Once upon a time, I claimed that I could do UI design of applications. This was back in the Newton and Palm OS days where the apps didn’t do a whole lot and the developer guides had pretty clear guidelines that everyone followed. For Palm OS, it even had the number of pixels from the edges for buttons which made it quite easy to know exactly where to place objects.
Moving forward 20 years, it is clear to me that I can follow guidelines, but I need help designing an interface. This is where I’ve learned a ton working with professionals that do design. So far I’m being vague about what I mean by design, because I think that there is a clear misunderstanding of what is mobile design (or application design in general).
There are 2 main areas that I see referenced in mobile design. They are User Interface (UI) and User Experience (UX). While they sound very similar and some people treat them the same, they are very, very different. I’ve had the opportunity to work with a very talented individual that makes both look easy and has taught me the differences.
In general terms (at least to me), user experience is how the user navigates through an app, uses the features, and generally interacts with it. User interface is about drawing the pretty pictures, identifying the typefaces for styling, and picking the colors. In working with a designer on our team, I saw how he meticulously mapped out how everything would work in the application by putting together flowcharts of what every button would do, how you got back somewhere, what was the recovery for every error, how it interacted with hardware, what to do while the user was waiting for a network operation to finish, etc. The actual user interface was secondary to the user experience; for the most part we used standard controls, a standard color palette, etc. This type of design really impressed me as our designer identified so many things that are easy to ignore when simply writing an app. (How many apps just display “Error” with a number with no way to recover from it?)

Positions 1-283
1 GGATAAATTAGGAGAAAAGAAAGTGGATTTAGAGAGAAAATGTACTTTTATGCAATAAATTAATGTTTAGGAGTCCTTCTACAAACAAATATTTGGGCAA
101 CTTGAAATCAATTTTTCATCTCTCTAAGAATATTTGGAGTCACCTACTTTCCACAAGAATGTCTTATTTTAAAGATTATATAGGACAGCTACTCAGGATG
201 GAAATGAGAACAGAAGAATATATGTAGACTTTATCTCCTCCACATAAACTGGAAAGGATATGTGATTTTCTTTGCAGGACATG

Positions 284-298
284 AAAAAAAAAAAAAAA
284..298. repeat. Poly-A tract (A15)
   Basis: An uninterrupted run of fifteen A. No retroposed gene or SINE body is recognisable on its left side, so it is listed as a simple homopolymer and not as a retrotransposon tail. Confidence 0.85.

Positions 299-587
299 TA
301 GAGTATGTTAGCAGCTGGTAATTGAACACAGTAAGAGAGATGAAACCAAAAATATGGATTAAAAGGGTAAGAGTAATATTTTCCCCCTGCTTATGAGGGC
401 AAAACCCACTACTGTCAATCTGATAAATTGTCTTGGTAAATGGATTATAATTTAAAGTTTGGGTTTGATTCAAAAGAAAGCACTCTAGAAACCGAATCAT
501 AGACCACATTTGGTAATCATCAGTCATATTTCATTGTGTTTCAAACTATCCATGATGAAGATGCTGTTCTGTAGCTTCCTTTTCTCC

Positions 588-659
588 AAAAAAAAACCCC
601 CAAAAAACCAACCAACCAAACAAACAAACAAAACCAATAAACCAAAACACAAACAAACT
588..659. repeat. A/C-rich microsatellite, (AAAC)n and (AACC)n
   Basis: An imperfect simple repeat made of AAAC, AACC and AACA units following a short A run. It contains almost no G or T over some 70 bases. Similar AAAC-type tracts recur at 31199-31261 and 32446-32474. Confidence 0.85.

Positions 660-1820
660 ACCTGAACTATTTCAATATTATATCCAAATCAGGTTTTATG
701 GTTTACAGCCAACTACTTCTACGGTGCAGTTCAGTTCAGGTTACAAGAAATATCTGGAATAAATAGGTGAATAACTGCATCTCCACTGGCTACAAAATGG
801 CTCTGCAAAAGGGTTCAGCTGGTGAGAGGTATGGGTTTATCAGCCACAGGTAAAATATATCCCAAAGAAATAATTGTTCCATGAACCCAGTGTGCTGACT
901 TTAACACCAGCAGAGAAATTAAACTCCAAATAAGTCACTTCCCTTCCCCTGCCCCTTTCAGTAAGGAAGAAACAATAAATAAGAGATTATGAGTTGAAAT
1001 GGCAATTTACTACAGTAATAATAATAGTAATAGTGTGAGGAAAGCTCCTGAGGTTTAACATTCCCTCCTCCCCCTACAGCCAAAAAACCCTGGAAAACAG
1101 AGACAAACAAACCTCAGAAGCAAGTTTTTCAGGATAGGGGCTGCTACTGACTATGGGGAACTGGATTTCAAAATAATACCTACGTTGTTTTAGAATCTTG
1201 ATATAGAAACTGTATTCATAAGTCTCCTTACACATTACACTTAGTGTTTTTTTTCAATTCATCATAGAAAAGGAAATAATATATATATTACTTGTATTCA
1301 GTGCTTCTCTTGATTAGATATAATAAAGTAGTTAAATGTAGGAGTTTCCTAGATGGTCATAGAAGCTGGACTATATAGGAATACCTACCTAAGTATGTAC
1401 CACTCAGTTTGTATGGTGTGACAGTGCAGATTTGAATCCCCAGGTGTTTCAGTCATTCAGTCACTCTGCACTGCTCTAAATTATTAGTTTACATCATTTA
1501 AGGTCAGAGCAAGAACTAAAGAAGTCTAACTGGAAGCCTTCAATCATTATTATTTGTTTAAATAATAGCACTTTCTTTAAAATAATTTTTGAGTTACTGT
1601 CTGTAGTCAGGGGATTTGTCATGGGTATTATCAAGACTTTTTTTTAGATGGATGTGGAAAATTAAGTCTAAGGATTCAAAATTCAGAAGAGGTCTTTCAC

On the flip side, I worked on a project where the designers were user interface designers trying to do both UX and UI design. Their UX design made the app hard to use, didn’t consider different screen sizes, didn’t consider navigation, didn’t consider how to display data that wasn’t in their sample, and was really about how pretty they could make it look. This frustrated me to no end as they wanted all kinds of custom interactions that would require end user training and were hard to use. In addition, they didn’t consider dynamic typefaces which I feel are important in consumer apps as people like me increase the type sizes to make the text easier to read. I pushed back on some of it and made the app work the best I could. I’m definitely not any type of designer, but having been in this business long enough, I know what doesn’t work!
As a user of apps, I find that a good user experience is paramount for me wanting to keep using an app. However, without an appealing visual appearance, I probably won’t enjoy looking at an app. Keeping these ideas in mind makes killer apps. I feel quite lucky to have worked with a designer that has taught me so much about design; I think that seeing how he did the design and how he considered all the interactions will be a huge benefit to me in the future when I work on new apps.